The Syriac Legend of Alexander’s Gate

Tesei, Tommaso. 2023. The Syriac legend of Alexander’s gate. Oxford: Oxford University Press.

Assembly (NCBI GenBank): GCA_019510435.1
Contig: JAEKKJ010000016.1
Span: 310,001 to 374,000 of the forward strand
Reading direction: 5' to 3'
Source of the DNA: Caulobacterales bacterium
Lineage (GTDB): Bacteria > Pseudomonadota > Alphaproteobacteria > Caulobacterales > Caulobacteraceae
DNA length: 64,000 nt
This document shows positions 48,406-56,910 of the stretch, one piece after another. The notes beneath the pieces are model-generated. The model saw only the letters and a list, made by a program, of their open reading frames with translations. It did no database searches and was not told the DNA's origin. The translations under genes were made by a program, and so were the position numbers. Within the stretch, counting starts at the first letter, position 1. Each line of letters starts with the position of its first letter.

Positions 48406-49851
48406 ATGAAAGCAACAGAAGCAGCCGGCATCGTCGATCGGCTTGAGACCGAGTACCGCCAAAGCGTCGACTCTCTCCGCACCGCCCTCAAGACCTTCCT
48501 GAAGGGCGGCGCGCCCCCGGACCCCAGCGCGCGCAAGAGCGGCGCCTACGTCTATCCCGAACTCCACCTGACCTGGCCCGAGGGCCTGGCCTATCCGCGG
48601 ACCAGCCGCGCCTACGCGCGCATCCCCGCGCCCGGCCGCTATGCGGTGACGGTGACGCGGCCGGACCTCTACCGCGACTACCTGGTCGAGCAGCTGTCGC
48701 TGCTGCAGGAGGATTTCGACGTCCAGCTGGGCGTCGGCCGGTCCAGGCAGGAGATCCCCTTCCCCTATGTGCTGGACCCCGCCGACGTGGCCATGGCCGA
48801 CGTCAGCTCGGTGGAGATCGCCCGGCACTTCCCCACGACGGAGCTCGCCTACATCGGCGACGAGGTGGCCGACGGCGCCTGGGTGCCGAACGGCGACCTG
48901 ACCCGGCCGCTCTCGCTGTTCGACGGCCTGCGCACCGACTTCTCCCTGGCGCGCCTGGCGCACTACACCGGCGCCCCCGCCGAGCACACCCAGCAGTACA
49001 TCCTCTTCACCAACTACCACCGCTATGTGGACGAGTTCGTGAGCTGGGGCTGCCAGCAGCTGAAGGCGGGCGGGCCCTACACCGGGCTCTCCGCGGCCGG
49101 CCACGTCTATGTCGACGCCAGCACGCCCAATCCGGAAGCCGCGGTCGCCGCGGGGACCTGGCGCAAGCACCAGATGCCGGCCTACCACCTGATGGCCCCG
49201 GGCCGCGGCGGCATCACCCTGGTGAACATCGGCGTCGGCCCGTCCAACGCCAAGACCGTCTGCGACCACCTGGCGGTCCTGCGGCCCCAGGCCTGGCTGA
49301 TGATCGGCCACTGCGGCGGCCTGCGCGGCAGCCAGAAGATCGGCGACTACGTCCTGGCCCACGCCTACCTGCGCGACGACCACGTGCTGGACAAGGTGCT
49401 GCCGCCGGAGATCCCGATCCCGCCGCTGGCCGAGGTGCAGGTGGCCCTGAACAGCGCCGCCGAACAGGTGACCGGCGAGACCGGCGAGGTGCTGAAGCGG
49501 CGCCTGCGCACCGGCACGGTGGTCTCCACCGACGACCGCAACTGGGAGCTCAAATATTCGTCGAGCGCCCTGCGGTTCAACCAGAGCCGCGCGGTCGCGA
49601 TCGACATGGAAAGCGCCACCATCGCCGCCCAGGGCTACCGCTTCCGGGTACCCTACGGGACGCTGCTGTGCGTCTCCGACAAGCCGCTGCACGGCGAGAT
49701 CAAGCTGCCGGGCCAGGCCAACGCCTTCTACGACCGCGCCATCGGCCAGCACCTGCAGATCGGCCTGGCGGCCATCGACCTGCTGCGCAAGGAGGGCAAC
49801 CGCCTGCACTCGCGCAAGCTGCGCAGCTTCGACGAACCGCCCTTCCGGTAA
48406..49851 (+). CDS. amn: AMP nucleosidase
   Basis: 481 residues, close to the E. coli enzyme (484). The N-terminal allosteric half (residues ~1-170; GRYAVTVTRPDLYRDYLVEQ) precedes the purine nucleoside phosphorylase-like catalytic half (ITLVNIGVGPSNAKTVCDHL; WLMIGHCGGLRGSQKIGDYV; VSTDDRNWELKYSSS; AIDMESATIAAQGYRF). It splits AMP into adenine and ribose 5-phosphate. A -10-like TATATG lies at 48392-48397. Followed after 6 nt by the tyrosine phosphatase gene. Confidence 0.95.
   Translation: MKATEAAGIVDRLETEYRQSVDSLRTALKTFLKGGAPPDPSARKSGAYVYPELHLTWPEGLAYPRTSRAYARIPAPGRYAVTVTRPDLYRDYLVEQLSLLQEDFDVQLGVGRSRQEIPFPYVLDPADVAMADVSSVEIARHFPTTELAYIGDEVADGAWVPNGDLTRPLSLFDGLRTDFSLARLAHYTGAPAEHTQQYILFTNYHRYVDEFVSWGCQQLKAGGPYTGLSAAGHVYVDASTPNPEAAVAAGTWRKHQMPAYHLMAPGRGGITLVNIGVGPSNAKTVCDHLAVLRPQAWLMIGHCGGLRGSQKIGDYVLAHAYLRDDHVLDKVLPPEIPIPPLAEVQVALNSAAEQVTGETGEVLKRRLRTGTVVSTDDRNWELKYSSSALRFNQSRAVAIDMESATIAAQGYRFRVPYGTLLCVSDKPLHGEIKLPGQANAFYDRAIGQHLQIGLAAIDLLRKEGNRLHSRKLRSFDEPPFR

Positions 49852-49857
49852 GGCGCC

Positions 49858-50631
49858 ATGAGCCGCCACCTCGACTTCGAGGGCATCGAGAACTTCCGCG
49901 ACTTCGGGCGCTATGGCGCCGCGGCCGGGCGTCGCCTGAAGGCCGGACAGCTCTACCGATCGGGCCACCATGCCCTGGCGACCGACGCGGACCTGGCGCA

This book is the first monographic study entirely consecrated to the Syriac text entitled Neṣḥānā d-Aleksandrōs (also known as the Syriac Alexander Legend), a seminal text for later Christian and Muslim apocalyptic traditions. While the scholarly consensus commonly dates the Neṣḥānā to the time of the Byzantine emperor Heraclius (r. 610–641 CE), this study demonstrates that an earlier version of the text was produced during the reign of Justinian I (r. 527–565). This new historical contextualization of the text enables one to better delineate the development of politicized forms of apocalypticism during Late Antiquity, a process in which the Neṣḥānā played a decisive role. By analyzing the contents and the ideology of the text, the book explores the origins and developments of important literary motifs of medieval literature worldwide, including the characterization of Alexander as a pious prophet-king (in both Christianity and Islam alike), and the story of the gate that he erects to confine the eschatological nations of Gog and Magog. Moreover, the book sheds light on lesser-known aspects of political debates in the sixth-century Near East and offers historians a valuable insight into important aspects of Justinian’s reign, as seen by an author who was not on the emperor’s payroll.